theodp writes: In search of the best corporate cafeteria in the world, Gourmet Live's Tanya Steel visited the Googleplex, where she found Petaluma chicken cacciatore, porcini-encrusted grass-fed beef, whole-wheat spaghetti pomodoro, and Parmesan-creamed onions on the menu in one of the search giant's 25 cafes. So, must all good things come to an end? The WSJ's Mark Maremont reports that it's debatable whether Silicon Valley's daily fringe-benefit meals are taxable, and the issue is now on the IRS's radar. 'What would a food tax on Google's meals look like for the average employee?' Maremont asks. 'Assuming a fair-market value of between $8 and $10 per meal, a Googler chowing down two squares a day could get dinged for taxes on an extra $4,000 to $5,000 a year.' That'd be just fine with UF tax-law Prof. Martin J. McMahon. 'I buy my lunch with after-tax dollars,' said McMahon. 'And I have to pay taxes to support free meals for those Google employees.'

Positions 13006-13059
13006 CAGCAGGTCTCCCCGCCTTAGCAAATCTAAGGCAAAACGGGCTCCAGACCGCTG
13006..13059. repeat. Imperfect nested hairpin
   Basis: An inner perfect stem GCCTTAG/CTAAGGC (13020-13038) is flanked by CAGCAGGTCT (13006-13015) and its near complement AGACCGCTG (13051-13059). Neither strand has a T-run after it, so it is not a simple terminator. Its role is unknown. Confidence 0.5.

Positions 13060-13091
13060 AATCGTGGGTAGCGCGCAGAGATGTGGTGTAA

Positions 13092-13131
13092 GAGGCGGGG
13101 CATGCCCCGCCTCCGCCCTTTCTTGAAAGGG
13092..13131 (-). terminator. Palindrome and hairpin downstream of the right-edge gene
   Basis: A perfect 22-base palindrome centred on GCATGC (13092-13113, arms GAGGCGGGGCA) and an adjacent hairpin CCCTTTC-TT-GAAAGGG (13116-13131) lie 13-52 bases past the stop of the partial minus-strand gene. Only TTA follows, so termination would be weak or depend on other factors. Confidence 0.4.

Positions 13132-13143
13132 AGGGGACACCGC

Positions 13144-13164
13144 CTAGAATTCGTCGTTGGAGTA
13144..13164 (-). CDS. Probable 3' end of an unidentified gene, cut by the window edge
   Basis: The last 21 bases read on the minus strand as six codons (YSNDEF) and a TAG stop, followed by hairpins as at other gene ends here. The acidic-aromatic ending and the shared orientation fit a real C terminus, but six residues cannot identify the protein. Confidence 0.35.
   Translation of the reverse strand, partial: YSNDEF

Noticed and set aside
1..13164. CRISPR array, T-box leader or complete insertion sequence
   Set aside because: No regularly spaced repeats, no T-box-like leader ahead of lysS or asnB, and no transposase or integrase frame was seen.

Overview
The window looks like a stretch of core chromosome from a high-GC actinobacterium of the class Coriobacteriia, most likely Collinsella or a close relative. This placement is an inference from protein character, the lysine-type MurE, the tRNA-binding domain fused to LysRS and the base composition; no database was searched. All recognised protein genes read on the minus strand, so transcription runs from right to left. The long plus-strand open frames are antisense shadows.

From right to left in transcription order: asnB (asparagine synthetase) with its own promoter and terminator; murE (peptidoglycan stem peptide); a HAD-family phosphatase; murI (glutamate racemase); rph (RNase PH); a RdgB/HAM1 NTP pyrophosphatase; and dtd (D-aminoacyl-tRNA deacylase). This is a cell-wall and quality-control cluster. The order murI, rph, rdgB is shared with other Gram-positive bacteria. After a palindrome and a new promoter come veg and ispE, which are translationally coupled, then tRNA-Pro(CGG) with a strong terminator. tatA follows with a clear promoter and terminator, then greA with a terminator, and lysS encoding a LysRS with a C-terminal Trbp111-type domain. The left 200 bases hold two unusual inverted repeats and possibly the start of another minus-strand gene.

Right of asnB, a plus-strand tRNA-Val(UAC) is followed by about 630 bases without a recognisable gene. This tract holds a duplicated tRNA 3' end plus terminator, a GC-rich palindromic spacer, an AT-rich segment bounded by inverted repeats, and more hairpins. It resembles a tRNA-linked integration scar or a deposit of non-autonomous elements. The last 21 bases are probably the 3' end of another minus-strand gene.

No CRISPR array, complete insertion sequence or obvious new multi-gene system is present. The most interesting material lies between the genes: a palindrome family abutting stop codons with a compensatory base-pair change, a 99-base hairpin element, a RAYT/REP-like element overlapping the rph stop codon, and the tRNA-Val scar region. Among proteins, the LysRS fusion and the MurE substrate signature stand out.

"Irrigation of the land with sewater desalinated by fusion power is ancient.
It's called 'rain'."
-- Michael McClary, in alt.fusion